Search engines can turn up hundreds of pages of results for a person or business. Web-based tools can locate negative business reviews, decades-old news articles, adult content, and other unwanted material you may have not known was even posted to the internet
That routine traffic stop that happened during college could be showing up on a police blotter website. Your physical address may be displayed on a data broker site. There is so much information available via search engines that it is enough to give the average person an anxiety attack.
At Minc Law, we have extensive experience removing damaging and defamatory internet content, and know exactly what you should Google to effectively find negative this unwanted content:
- Google your full name;
- Use titles and suffixes;
- Search your location;
- Think like a defamer;
- Use different search engines;
- Use search modifiers;
- Find related websites;
- Utilize search result time restraints;
- Conduct a reverse image search;
- Use incognito search;
- Utilize Google’s built-in filters;
- Google your phone number.
Below, we will walk you through 12 tips to finding negative search results and how to locate all information about you that is floating around the internet.
12 Tips to Google Yourself to Find Negative Search Results
Googling yourself is not only acceptable behavior but something that is absolutely required for having and maintaining a career or a personal life in the digital age. It is not your vanity that is at stake. It is your online reputation and your personal brand.
Studies have shown that roughly 40% of people research a potential suitor before moving forward with a date. Furthermore, approximately 80% of employers conduct online investigations into candidates for a job before scheduling an interview. If your future partner or potential employer are going to know about it, then you have no choice but to learn yourself.
Of course, most people Google themselves, even if they don’t admit it. A little over half of millennials and just under half of Generation Xers have Googled themselves, according to one survey. And among members of Generation A, one in 10 members Google themselves every day.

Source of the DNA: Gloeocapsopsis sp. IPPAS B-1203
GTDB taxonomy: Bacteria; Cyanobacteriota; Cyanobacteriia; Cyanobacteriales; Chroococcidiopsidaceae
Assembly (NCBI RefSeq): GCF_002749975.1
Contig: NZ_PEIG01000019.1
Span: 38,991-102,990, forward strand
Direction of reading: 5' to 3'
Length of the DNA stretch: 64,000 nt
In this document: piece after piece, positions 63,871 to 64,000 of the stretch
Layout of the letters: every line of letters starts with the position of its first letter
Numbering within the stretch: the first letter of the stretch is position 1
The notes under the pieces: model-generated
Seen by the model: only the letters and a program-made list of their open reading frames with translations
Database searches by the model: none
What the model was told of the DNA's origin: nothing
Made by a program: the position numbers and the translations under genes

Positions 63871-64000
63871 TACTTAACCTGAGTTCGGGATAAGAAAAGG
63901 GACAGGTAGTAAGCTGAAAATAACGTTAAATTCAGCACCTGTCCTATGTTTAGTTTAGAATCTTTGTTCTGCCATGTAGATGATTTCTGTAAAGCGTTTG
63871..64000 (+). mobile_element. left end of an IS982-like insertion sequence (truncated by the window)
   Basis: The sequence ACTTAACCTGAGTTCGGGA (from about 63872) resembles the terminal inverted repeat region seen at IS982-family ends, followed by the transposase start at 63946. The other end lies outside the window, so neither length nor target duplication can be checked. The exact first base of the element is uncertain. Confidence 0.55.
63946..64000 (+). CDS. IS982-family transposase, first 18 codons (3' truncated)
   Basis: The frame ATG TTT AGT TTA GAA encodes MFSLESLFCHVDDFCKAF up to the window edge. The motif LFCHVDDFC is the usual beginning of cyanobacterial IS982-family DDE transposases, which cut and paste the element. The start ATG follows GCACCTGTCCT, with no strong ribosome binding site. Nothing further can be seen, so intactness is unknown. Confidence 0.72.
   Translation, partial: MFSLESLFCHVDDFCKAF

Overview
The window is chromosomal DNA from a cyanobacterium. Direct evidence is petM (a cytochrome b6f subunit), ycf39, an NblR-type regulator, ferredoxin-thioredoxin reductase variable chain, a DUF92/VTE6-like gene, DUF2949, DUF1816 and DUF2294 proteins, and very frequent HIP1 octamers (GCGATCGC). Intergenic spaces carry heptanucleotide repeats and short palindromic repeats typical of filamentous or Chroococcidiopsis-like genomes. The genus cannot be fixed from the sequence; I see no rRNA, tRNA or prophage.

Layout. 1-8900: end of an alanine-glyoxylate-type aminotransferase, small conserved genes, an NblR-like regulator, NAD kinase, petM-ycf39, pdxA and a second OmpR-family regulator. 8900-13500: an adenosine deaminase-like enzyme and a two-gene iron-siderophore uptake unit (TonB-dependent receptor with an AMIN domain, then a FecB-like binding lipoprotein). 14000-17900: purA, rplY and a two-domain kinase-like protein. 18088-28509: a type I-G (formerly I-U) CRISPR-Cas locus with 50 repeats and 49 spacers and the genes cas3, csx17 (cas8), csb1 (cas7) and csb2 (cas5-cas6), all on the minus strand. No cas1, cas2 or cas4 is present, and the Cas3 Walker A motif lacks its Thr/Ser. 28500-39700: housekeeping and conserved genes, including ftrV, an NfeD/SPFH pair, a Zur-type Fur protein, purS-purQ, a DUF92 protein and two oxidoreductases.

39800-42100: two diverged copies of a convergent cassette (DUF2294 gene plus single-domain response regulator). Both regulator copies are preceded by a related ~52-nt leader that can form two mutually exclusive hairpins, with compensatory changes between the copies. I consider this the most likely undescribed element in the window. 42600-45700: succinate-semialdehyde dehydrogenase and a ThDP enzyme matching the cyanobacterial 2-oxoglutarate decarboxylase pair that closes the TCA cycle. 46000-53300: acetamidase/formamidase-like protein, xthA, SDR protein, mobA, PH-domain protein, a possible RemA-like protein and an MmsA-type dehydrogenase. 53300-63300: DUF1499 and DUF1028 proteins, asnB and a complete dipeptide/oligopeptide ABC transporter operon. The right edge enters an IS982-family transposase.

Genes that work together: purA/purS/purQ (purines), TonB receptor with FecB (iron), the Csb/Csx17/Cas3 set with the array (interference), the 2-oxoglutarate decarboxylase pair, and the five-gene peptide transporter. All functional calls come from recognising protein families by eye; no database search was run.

The results though are what matters, and reinforce why you should Google yourself. One in five people find outdated or inaccurate online information. One in three find information that was influenced by someone with the same name.
You may have tried Googling your name and found pretty standard personal information like your social media profiles and posts on Twitter, Facebook and LinkedIn. But chance are you may not have searched thoroughly enough. The internet is a vast information flea market where facts, innuendo and outright slander exist side by side. Its important to search thoroughly and deep.
Tip 1: Google Your Full Name
Googling your full name, including nicknames, maiden names, previous names, or your business’s registered name, is a great first step toward locating defamatory negative content such as false online reports, fake Google reviews, and malicious comments. Do not limit the search to your first and last names.
Think of all possible names by which you or your business may be known. Make sure to include your middle name, shortened business names, any common misspellings or personal monikers. If you are a married woman, past friends and acquaintances might only know you by your maiden name.
Make sure to Google the previous, current and hyphenated versions of your surname or surnames. This type of Google search will serve as the foundation for a thorough investigation of your online presence.
Online Reputation Management & Monitoring Tip: We recommend creating a free Google Alerts account to monitor your online reputation and the internet for specific keywords. Simply enter your name and the target keywords you want to monitor, how often you want to receive notifications, and create a Google Alert. You will then receive a Google Alert anytime your inputted keywords are mentioned anywhere online.
Tip 2: Use Titles & Suffixes
Including professional titles in your search query is especially important for professions such as doctors, lawyers, and professors. This helps to unearth potentially business-ruining anonymous reviews on platforms like Vitals, Rate My Professors, Yelp, and Avvo.
For example, if you are a lawyer who has recently married and you took your spouse’s last name, try searching: “full name + ESQ (professional title for attorneys),” or “maiden name + ESQ.” You may have nasty comments written about you on a competitor’s review page and you would not even know it.
If you are a man and were named after your ancestors, adding a suffix could be beneficial, particularly if you are known that way in your professional life. Searching for “Robert Griffin III” might yield more specific results than just “Robert Griffin”, especially if you live in a highly populated area.
Tip 3: Search For Your Location